Submitted by Tee White
The decision of the new BLP government to seek the support of the International Monetary Fund (IMF) for the implementation of its comprehensive economic reform programme has provoked reactions from all sides.
Those who support the decision have argued that the country had no alternative, given its poor credit rating and high level of indebtedness. Prime Minister Mia Mottley put this at over 170% of GDP and stated that, measured against GDP, Barbados is the third most indebted country in the world, placing it after only Japan and Greece. The supporters of the move further argue that with an effective negotiating team and negotiating strategy, there is no reason why Barbados might not benefit from engaging with the IMF. Finally, they argue that the IMF of today is no longer the big bad wolf of previous years.
Those, who oppose the decision, point to the country’s previous engagement with the IMF, in the early 1990s, when job losses and cuts in public sector wages led to protests and the downfall of the Sandiford DLP government. They also point to the experience of Jamaica which has been entangled with the IMF for the last 40 years and is still considered to be in need of IMF support.
The key aspect of the current situation, as it is presented to the people of Barbados, is the government’s fiscal deficit. While the government collects BD$2.7 billion in taxes, it spends BD$4.4 billion, of which some BD$1.5 billion is used to service the existing debt of BD$15 billion. In order to cope with this situation, the previous government are accused of running down the foreign currency reserves. According to Prime Minister Mia Mottley, on 31 May, these stood at BD$440 million, or the equivalent of seven weeks’ worth of import cover. This is the main problem that the government’s comprehensive economic reform programme with IMF support is intended to address.
However, it is clear that there are numerous ways to solve a problem of a government’s budget deficit and the choice of option will indicate the political preferences of those making the choice. For example, the people of Barbados remain in the dark about the origin of this BD$15 billion of public debt. For each individual loan within the portfolio of debt, Bajans need to know, who borrowed it, how much was borrowed, what the interest rate was, what it was used for, how much has been repaid and how much is still outstanding. Bajans need to demand that the government make this information public so that we can judge for ourselves our responsibility for the repayments. Obviously, if money has been borrowed and used for purposes other than those stated in the terms of the original loan, then we are looking at the issue of odious debt for which Bajans should not be held responsible. Furthermore, if money has been borrowed and used to enrich politicians and private interests, then those who benefited from the loans are the ones who should take the responsibility for the repayments.
Another important point to bear in mind is that looking at the government’s finances alone does not give us a clear and all round picture of the state of the economy, since government revenue accounts for only some 30% of Barbados’s GDP. We also need to know what is happening to the other 70% of the country’s GDP in order to be able to make informed decisions going forward. Recently reported statements from Mr Eddy Abed, President of the Barbados Chamber of Commerce and Industry (BCCI), that there is some BD$8 billion sitting in the banking system in Barbados also needs to be factored into any solution. Bajans may well ask how it is that in ‘dire economic times’ the ‘private sector’ aka the local elite have the equivalent of 80% of the country’s GDP sitting in the banking system. If this is the case with the local elite, what is the situation with the foreign elites? We need information on all of this to be in a position to make informed judgments about how best to address the budget deficit.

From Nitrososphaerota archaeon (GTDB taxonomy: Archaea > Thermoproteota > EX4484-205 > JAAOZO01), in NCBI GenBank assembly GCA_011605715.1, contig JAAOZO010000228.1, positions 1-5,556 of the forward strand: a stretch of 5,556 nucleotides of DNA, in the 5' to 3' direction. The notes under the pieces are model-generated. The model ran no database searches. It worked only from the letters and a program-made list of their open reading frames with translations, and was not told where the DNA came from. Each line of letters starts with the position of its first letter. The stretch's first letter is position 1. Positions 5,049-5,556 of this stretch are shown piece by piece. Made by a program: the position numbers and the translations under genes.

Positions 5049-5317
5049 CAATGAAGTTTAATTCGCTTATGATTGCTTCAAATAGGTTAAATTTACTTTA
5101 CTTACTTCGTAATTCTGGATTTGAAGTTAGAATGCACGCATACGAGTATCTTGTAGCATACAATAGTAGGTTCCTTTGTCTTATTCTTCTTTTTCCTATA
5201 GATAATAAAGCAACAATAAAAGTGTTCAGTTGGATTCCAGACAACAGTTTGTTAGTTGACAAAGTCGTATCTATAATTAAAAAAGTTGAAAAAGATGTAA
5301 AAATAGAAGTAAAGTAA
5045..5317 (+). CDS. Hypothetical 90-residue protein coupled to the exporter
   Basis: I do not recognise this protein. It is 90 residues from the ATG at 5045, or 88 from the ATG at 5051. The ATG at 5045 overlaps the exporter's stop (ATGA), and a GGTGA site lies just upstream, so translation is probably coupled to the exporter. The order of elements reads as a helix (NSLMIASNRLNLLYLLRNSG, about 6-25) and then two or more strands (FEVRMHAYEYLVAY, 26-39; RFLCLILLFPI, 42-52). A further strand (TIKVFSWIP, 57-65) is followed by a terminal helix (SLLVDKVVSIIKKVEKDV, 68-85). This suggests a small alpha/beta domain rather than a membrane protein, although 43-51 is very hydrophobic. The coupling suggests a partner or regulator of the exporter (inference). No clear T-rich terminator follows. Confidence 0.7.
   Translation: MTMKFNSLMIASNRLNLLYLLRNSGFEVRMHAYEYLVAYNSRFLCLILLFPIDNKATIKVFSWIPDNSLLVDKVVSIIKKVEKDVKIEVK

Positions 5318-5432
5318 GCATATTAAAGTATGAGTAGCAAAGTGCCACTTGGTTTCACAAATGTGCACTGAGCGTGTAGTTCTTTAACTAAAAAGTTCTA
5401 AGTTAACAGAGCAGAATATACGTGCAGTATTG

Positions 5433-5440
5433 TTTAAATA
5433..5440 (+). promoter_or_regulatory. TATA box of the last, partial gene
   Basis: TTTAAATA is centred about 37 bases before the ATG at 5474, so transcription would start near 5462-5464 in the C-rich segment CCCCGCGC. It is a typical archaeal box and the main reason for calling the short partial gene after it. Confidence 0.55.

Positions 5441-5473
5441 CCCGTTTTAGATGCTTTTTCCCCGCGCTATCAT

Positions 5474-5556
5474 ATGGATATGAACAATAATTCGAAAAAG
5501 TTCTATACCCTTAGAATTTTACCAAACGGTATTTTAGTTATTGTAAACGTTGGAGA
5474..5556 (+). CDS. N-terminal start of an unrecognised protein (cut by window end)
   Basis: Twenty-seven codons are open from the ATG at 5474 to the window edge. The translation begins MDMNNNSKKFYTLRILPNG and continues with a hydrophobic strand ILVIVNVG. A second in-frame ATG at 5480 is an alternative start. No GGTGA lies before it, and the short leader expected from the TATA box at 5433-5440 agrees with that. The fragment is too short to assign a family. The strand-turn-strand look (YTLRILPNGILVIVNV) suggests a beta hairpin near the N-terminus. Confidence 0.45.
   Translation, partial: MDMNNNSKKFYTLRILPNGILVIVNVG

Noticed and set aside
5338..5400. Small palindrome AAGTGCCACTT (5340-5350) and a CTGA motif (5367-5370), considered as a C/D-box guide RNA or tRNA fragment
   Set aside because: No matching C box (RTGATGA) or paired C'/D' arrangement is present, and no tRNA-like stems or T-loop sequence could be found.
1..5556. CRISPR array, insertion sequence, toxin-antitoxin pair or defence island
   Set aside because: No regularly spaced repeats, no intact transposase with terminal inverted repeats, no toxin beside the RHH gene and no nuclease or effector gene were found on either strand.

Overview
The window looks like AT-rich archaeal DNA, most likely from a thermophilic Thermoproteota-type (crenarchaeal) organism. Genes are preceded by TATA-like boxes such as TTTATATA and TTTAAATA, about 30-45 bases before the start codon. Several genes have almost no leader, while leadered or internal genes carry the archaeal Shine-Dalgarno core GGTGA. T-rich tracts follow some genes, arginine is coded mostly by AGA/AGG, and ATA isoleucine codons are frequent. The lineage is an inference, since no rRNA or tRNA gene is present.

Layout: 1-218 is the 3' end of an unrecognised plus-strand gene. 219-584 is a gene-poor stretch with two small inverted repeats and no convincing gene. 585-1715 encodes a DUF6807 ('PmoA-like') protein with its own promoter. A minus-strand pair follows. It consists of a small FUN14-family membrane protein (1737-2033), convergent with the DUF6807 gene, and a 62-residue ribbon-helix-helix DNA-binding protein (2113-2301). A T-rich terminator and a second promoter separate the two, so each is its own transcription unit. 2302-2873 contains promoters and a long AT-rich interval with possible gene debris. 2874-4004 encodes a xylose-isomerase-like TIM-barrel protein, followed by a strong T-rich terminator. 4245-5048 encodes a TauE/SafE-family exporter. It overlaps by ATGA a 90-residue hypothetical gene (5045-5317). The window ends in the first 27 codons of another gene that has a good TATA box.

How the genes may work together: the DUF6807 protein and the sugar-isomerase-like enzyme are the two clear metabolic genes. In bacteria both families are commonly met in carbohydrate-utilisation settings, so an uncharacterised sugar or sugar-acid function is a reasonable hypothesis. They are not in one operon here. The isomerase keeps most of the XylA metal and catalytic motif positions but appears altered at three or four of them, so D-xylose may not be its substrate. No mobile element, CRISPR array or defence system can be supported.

With regard to the IMF, a careful reading of its Article IV report which was recently released by the government indicates that it is focusing its attention on attacking those streams of government spending which benefit ordinary people, such as public sector pensions. Bajans need to be aware that other options exist. A budget deficit can be reduced by increasing government revenue as well as by cutting government expenditure. For example, the government could increase its revenue by charging corporation tax on companies’ income rather than on their declared profits. It could also place a temporary moratorium on all tax concessions which are currently in operation. The important thing is that various options exist and the ones that are chosen reflect a political choice about whose lives and interests are important. The question is should decisions favour the working people of Barbados or those of the local and foreign elites.
In the new situation, it is essential that ordinary Bajans demand that their views and interests be fundamental in shaping any agreement with the IMF. This means being given access to information which allows us to make informed choices and demanding that any agreement reached with the IMF be put to a binding referendum in which the people of Barbados have the opportunity to make a decision on this crucial issue for the well-being of the country.